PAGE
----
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The Norfolk Churches Site: an occasional sideways glance at the churches of Norfolk

St Peter, Ridlington

Ridlington: a simple village church, and an open one.

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tumbling on the east wall chancel

  St Peter, Ridlington
sanctuary   In any area where there is a large number of interesting small churches, you expect the less interesting ones to be locked, especially when they are in remote hamlets along narrow lanes; but St Peter is open every day for private prayer and to welcome strangers, like so many of the churches of this large benefice.

And it is not wholly without interest; the tower, looking rather more Suffolk than Norfolk, retains medieval sculptures of the four evangelists at its corners, albeit very eroded, and the rebuilt red-brick east wall of the chancel employs a technique that Pevsner tells me is called tumbling to support the roof. Like most churches around here, St Peter was substantially rebuilt in the early 15th century, but what we see now is heavily restored by the Victorians.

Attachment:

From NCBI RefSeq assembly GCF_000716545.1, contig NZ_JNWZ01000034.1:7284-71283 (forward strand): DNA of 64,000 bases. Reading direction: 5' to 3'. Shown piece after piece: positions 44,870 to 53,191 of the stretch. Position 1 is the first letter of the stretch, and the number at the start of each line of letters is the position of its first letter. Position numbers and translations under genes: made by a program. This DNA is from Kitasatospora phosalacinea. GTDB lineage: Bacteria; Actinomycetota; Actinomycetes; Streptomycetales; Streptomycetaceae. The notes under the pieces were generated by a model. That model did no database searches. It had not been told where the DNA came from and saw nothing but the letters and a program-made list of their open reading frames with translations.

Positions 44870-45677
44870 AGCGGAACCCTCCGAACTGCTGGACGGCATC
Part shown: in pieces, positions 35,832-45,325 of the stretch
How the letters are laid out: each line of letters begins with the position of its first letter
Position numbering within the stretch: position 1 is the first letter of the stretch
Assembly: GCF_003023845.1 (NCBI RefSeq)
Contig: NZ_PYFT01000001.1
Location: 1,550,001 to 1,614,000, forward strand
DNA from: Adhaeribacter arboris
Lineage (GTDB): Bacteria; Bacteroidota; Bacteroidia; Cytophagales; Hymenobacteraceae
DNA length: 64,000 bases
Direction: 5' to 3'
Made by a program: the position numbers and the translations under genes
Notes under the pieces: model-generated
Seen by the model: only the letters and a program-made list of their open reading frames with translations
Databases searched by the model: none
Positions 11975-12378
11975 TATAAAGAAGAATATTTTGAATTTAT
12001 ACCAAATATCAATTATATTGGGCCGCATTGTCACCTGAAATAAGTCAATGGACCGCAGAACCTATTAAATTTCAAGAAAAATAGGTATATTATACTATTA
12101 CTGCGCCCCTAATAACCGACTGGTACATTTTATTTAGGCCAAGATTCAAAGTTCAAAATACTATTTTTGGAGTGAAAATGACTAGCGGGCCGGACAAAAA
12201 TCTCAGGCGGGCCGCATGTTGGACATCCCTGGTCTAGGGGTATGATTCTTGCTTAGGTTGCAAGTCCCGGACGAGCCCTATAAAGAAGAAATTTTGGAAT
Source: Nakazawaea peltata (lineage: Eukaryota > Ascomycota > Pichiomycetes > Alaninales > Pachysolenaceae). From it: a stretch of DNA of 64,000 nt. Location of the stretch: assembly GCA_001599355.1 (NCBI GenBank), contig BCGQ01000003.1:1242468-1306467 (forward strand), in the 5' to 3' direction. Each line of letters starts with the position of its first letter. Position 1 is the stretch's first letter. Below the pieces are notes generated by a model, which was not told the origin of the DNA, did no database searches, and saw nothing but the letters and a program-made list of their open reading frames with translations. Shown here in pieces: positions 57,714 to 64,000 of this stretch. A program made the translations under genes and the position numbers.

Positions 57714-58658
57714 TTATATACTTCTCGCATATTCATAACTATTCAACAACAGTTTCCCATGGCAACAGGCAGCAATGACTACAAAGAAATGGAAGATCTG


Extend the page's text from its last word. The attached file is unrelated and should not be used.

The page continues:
Inside, this is a simple village church, lovingly kept and obviously still well used. The organ tucked in to the south of the chancel arch looks fine. The Purbeck marble font is similar to many around here, but set on its double pedestal in the open brick floor it looks very well indeed. A pleasant spot for a pilgrim or stranger to rest, I'd say.

Simon Knott, April 2005

 

the view east 13th century Purbeck marble font war memorial

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The Norfolk Churches Site: an occasional sideways glance at the churches of Norfolk